This study randomized patients undergoing first-time ambulatory flexible cystoscopy into a control (standard cystoscopy) into an intervention arm. Patients in the intervention arm had the cystoscope left in the bladder for an additional two minutes after the standard cystoscopy was complete without further manipulation. Primary outcomes were pain and anxiety using the visual analogue scale.
The baseline demographics in both groups were similar, including male to female ratio, mean age, BMI, and pre-cystoscopy anxiety score. In these preliminary results, post cystoscopy pain scores did not differ in both arms and did not demonstrate differences when subtyped by sex. Post cystoscopy anxiety scores also did not generate significant improvement. However, when subtyped by sex, males treated with the intervention arm demonstrated a statistically significant improvement in post cystoscopy anxiety score (p=0.013).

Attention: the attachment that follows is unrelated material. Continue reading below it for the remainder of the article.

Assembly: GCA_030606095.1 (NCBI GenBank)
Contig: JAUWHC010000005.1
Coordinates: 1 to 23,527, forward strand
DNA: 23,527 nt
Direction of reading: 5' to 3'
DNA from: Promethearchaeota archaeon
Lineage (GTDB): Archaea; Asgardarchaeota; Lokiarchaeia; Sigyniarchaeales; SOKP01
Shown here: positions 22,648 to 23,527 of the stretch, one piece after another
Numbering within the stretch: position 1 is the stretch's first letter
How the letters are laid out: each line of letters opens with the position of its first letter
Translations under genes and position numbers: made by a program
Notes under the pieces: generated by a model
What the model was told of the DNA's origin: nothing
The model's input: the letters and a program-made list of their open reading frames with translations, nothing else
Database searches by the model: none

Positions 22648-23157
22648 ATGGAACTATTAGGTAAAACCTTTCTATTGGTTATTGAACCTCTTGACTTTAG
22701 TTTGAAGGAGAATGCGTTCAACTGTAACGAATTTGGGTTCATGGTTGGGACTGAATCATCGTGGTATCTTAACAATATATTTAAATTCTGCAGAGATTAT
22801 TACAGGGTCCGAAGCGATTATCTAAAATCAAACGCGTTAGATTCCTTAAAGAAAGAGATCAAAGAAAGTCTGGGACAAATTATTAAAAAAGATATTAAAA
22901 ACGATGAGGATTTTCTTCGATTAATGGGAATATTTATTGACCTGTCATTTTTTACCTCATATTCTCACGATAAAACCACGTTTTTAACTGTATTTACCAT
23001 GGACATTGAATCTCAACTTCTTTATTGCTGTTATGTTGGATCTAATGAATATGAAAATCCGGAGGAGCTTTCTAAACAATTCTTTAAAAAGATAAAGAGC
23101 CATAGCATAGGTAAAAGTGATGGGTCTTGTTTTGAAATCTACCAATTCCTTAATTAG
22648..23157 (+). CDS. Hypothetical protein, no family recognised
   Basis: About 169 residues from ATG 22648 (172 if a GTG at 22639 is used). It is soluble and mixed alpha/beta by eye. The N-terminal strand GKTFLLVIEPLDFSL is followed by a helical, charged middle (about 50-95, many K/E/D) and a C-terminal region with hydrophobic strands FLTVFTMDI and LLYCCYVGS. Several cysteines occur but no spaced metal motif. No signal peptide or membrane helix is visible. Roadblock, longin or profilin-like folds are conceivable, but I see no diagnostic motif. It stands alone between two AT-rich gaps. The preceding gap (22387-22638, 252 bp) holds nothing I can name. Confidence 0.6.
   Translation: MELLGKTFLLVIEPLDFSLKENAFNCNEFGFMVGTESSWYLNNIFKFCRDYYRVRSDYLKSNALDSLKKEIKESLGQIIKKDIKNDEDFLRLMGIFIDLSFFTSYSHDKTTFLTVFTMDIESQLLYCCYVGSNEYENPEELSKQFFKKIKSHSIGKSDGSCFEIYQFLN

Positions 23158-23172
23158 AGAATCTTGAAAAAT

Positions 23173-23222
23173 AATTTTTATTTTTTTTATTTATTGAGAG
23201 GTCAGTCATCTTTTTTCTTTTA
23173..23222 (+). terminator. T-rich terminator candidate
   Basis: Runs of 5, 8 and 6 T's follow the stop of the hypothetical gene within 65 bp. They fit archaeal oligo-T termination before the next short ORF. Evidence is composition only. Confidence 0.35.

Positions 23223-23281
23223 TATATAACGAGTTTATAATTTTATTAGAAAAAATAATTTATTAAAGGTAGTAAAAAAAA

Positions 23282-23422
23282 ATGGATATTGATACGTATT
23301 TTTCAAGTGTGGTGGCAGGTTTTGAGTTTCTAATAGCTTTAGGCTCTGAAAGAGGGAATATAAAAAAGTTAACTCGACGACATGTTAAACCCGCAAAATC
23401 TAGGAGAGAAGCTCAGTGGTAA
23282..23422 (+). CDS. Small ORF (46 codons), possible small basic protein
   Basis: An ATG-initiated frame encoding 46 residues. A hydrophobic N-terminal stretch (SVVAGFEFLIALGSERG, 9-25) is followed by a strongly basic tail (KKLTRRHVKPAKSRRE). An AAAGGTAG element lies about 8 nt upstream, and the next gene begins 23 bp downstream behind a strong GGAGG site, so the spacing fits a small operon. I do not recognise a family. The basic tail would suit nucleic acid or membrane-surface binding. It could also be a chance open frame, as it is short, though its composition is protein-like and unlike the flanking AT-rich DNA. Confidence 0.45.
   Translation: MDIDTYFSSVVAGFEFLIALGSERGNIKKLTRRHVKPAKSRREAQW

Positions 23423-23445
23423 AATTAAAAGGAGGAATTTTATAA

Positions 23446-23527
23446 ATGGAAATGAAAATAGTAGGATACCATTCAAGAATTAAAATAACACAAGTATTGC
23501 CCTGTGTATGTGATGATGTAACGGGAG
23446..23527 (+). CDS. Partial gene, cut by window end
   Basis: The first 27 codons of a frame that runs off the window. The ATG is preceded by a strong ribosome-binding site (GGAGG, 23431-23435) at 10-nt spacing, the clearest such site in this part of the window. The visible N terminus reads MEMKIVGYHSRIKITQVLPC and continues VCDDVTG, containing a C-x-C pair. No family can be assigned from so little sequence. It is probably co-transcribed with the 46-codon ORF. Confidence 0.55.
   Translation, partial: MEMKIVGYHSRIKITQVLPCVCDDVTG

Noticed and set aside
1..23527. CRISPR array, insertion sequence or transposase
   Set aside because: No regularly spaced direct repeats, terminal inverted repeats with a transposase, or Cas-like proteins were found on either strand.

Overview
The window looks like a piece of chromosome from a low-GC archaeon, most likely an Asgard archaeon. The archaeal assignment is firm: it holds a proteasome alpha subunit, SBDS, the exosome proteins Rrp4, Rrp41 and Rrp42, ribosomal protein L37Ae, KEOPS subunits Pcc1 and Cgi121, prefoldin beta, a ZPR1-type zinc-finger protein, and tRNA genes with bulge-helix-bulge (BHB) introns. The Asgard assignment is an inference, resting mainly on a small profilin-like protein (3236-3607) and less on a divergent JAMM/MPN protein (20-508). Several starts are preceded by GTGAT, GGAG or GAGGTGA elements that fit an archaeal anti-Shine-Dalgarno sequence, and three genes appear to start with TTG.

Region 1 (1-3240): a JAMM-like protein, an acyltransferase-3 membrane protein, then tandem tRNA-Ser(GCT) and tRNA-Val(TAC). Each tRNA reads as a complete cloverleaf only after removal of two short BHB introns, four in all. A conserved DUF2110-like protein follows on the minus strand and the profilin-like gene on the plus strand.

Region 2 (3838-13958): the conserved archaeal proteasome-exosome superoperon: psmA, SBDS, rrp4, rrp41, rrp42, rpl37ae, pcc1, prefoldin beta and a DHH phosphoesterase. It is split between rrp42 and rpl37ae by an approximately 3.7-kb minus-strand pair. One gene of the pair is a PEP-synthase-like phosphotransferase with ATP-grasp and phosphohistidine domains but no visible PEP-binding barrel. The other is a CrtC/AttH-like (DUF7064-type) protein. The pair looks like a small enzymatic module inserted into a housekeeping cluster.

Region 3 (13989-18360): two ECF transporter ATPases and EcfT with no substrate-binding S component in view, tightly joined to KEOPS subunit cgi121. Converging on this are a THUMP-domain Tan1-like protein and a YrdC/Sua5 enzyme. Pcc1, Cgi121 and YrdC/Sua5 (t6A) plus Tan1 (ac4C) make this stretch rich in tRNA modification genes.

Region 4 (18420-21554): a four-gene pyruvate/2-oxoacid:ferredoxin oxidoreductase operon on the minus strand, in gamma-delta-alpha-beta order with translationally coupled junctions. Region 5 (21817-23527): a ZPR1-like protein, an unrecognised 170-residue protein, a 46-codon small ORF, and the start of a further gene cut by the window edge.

While we await the results and final analysis after full accrual, this preliminary data has some thought-provoking results. Although there was no significant improvement in pain, men did have an improvement in anxiety with this newer, and longer technique. However, an additional two minutes of cystoscopy time per patient may negatively influence workflow, clinic time, or scope turnover, especially in locations where clinic time, cystoscopes, physicians are highly in need. It will be interesting to see how this group chooses to use its data to influence patient care in the future.
Presented by: Khalil Hetou, MD, Department of Urology, University of Western Ontario, London, Canada
Written by: David B. Cahn, DO, MBS, Fox Chase Cancer Center, Philadelphia, Pennsylvania, Twitter:@dbcahn at the 34th European Association of Urology (EAU 2019) #EAU19 conference in Barcelona, Spain, March 15-19, 2019.